First, a giant shout-out to everyone for all the hard work done thus far in our Fall 2020 semester. We are truly proud of you! We invite you to take some time to rest, relax, and focus on a little self-care before you battle on to end this term on a strong note. Our lovely library staffers offer up their de-stressing tips in Part I of a two-part special!
My de-stressing tip is simply making lists! They take the worry out of my brain and I can focus on one at a time.
- Write a list of everything you HAVE to do
- Write a list of everything you SHOULD do
- Write a list of what you would LIKE to do
Take care of the “must dos” then be sure to cross off at least one of the things on your like to do list. You will feel lighter for having taken care of at least some of the necessities and feel better for doing something that makes you feel happier!
Fingertip reflexology for the brain and pituitary – aka, playing guitar.
In non-pandemic times, a sing-along was a common occurrence in the Rutherford Library south office. It’s also super handy to have a bunch of talented folks in-house like David, Carmen, Lucinda, Doris, Elisabet and more whose lovely voices fill the seating area with lovely holiday melodies. I can honestly say, these are the things about office life I miss the most…
“How do I best manage stress? I head out to the cross country ski trails! This photo was taken at Strathcona Wilderness Centre.”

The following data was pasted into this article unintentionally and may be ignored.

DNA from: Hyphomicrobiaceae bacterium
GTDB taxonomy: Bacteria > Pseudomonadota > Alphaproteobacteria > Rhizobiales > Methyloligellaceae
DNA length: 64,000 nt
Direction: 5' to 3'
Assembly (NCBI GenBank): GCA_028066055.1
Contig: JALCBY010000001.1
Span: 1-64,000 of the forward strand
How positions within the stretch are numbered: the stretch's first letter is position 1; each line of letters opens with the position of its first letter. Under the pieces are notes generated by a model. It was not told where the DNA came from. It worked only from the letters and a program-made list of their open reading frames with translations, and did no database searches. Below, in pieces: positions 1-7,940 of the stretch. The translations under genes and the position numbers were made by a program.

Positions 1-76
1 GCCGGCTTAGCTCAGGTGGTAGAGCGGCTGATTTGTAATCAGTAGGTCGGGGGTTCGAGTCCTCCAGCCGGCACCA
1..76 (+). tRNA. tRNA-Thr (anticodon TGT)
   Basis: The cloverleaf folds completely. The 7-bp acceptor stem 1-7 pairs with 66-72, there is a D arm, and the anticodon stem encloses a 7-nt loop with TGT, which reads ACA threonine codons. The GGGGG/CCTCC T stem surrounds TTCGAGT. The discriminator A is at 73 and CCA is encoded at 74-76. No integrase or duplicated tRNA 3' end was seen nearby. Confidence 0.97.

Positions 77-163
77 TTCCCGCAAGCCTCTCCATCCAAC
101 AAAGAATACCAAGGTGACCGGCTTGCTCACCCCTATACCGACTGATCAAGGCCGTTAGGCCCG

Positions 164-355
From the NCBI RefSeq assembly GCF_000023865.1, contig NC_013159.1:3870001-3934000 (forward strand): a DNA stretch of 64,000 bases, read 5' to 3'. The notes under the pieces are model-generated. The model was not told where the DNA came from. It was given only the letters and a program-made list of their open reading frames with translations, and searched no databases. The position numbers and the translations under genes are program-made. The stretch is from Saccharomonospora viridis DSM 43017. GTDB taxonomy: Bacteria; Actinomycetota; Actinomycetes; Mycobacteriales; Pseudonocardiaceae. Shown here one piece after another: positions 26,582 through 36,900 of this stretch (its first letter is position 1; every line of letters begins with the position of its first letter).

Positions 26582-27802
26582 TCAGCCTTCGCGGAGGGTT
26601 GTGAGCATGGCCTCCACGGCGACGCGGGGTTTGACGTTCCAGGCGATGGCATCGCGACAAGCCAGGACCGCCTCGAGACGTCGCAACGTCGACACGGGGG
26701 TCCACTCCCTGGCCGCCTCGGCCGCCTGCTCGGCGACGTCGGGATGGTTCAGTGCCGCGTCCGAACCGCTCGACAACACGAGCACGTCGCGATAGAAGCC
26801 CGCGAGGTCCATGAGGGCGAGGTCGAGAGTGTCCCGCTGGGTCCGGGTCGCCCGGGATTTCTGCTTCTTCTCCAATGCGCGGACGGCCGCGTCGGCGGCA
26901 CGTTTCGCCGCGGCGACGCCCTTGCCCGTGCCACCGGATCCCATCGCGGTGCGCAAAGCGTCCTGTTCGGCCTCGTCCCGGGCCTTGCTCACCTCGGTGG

Katherine’s passion for the trails is contagious! During our time together at Augustana Campus Library, it was Katherine’s eagerness that kept us warm during the chilly celebratory ski to open the Dr. Garry and Dorothy Gibson Nordic Ski Library. She speedily led the pack with the student-athletes close on her heels…and while I was puffing to keep up, I could still see the joy on Katherine’s face from the back of the pack!
My suggestion is two-fold: Sound therapy, and Anticipation versus Expectation!
For sound therapy, I suggest an ambient, soft, and wordless piece like Songs for Lonely Rainy Nights. Throw a blanket over your head, crawl into a small space, do whatever it takes to just step away for a little while, and watch/meditate/rest your eyes for 15 minutes to an hour every day.
Anticipation versus Expectation is a little more complicated – set yourself hard limits on how much personal screen time, or reading, or whatever you are doing for low energy entertainment, and stick to it. This forces you to adjust and take a more active approach to your days, and also causes you to schedule when you will have these low energy entertainment times, and anticipate them rather than expect them all the time, and feel stressed when they don’t happen.
Pro Tip from Mireille: binge watch the great offerings from the U of A Library’s Criterion on Demand database, where she linked her movie above. If you’re eager for more details on the Criterion database, check out our blog!
Trish, Head, Collection Strategies
Definitely cat cuddles for me. Often cat cuddles while reading a book (under a cozy blanket with a hot cup of tea nearby). I also find baking to be good for de-stressing. Kneading dough and/or using rolling pins can be very therapeutic!
As the photo shows, my gingerbread cookies are complete! I just use the Betty Crocker recipe, though I roll them out a little thicker because I prefer a softer gingerbread (Admittedly, I was also following the book version of the recipe which says to roll to 1/4 inch!).
We wish you the best as you near the end of this unique Fall 2020 semester. Our Library staff are here to support you as you find those final bits of information for your term papers or need advice on where to find a citation guide. Just Ask Us!
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